Darryl Mitchell, one of the founding members of Detroit’s League of Revolutionary Black Workers, talks about changing times brought about by revolutionary technology.
What Wikipedia has to say about the League: The League of Revolutionary Black Workers (LRBW) formed in 1969 in Detroit, Michigan. The League united a number of different Revolutionary Union Movements (RUMs) that were growing rapidly across the auto industry and other industrial sectors—industries in which Black workers were concentrated in Detroit in the late 1960s and early 1970s. The formation of the League was an attempt to form a more cohesive political organ guided by the principles of Black liberation and Marxism-Leninism in order to gain political power and articulate the specific concerns of Black workers through political action. While the League was only active for a short period of time, it was a significant development in a time of increasing militancy and political action by Black workers and in the context of both the Black liberation and Marxist-Leninist movements in the United States.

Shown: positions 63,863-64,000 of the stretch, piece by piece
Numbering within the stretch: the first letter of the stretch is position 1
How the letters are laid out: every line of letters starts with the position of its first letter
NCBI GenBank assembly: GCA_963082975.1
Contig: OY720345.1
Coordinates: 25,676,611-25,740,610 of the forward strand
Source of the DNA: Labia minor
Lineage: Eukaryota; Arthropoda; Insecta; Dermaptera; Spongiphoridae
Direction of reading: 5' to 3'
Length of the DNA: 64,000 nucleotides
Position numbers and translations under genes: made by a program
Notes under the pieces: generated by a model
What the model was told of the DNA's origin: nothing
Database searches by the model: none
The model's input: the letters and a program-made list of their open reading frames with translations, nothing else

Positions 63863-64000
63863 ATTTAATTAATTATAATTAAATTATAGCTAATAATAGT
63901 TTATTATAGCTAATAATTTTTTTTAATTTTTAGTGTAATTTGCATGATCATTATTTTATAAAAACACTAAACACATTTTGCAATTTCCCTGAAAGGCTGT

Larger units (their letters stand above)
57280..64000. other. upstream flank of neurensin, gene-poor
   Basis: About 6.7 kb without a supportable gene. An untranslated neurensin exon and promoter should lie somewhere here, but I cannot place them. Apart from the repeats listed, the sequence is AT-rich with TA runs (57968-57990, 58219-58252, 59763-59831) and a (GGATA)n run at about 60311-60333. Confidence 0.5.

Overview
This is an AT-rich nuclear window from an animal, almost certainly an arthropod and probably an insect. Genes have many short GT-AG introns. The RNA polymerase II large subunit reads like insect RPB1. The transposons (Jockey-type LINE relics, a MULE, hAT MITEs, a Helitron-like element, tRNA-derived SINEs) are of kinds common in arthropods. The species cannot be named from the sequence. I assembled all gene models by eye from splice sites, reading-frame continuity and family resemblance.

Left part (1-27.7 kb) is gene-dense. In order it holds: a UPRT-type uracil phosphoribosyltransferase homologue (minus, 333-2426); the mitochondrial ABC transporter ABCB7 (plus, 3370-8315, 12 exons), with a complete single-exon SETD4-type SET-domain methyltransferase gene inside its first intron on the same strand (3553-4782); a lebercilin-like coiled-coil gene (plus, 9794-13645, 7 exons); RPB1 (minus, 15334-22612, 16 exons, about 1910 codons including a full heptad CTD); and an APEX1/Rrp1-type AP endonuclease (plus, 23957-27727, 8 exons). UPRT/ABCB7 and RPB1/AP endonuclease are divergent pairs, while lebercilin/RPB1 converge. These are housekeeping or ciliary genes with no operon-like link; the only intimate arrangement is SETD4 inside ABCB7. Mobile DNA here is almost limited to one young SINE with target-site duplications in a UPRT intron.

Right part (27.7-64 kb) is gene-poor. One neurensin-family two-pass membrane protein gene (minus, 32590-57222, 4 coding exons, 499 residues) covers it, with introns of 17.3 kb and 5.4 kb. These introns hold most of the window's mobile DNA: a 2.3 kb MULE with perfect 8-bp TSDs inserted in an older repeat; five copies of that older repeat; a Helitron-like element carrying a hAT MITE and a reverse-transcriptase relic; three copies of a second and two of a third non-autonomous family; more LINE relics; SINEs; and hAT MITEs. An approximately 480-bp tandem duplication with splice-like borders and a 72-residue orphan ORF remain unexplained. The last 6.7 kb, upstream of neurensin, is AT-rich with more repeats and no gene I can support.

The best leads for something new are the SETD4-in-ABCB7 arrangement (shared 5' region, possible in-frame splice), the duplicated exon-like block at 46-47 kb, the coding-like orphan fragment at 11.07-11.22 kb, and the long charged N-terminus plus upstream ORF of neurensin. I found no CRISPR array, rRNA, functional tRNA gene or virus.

Why this is important: We are seeing workers rights around the world being diminished and eliminated as they are outsourced and made redundant through technological inovation. Their ability to leverage bargaining power is at an all time low… perhaps this partially explains the Occupy movement spreading like wildfire across the world.